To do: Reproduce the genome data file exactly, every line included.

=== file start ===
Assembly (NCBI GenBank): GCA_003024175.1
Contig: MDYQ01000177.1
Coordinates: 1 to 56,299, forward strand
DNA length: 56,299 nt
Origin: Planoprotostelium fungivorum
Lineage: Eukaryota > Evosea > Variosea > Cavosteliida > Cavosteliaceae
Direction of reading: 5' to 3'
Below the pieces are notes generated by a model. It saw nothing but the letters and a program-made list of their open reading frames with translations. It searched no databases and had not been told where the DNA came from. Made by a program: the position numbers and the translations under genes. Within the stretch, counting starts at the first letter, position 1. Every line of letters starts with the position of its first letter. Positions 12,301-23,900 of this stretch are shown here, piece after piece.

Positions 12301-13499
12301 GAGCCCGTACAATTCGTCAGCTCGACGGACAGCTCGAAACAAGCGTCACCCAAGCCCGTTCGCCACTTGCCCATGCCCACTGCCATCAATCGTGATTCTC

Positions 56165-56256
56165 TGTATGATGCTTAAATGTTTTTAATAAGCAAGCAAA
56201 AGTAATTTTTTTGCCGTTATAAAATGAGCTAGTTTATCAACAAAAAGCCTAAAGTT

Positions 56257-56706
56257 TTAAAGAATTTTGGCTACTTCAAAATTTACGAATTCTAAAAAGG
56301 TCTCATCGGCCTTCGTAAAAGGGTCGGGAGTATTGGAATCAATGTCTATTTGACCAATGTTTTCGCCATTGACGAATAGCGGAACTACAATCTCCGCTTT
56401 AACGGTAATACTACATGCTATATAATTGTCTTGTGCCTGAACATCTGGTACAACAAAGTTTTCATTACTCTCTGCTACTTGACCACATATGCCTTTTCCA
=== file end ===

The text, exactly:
Assembly (NCBI GenBank): GCA_003024175.1
Contig: MDYQ01000177.1
Coordinates: 1 to 56,299, forward strand
DNA length: 56,299 nt
Origin: Planoprotostelium fungivorum
Lineage: Eukaryota > Evosea > Variosea > Cavosteliida > Cavosteliaceae
Direction of reading: 5' to 3'
Below the pieces are notes generated by a model. It saw nothing but the letters and a program-made list of their open reading frames with translations. It searched no databases and had not been told where the DNA came from. Made by a program: the position numbers and the translations under genes. Within the stretch, counting starts at the first letter, position 1. Every line of letters starts with the position of its first letter. Positions 12,301-23,900 of this stretch are shown here, piece after piece.

Positions 12301-13499
12301 GAGCCCGTACAATTCGTCAGCTCGACGGACAGCTCGAAACAAGCGTCACCCAAGCCCGTTCGCCACTTGCCCATGCCCACTGCCATCAATCGTGATTCTC

Positions 56165-56256
56165 TGTATGATGCTTAAATGTTTTTAATAAGCAAGCAAA
56201 AGTAATTTTTTTGCCGTTATAAAATGAGCTAGTTTATCAACAAAAAGCCTAAAGTT

Positions 56257-56706
56257 TTAAAGAATTTTGGCTACTTCAAAATTTACGAATTCTAAAAAGG
56301 TCTCATCGGCCTTCGTAAAAGGGTCGGGAGTATTGGAATCAATGTCTATTTGACCAATGTTTTCGCCATTGACGAATAGCGGAACTACAATCTCCGCTTT
56401 AACGGTAATACTACATGCTATATAATTGTCTTGTGCCTGAACATCTGGTACAACAAAGTTTTCATTACTCTCTGCTACTTGACCACATATGCCTTTTCCA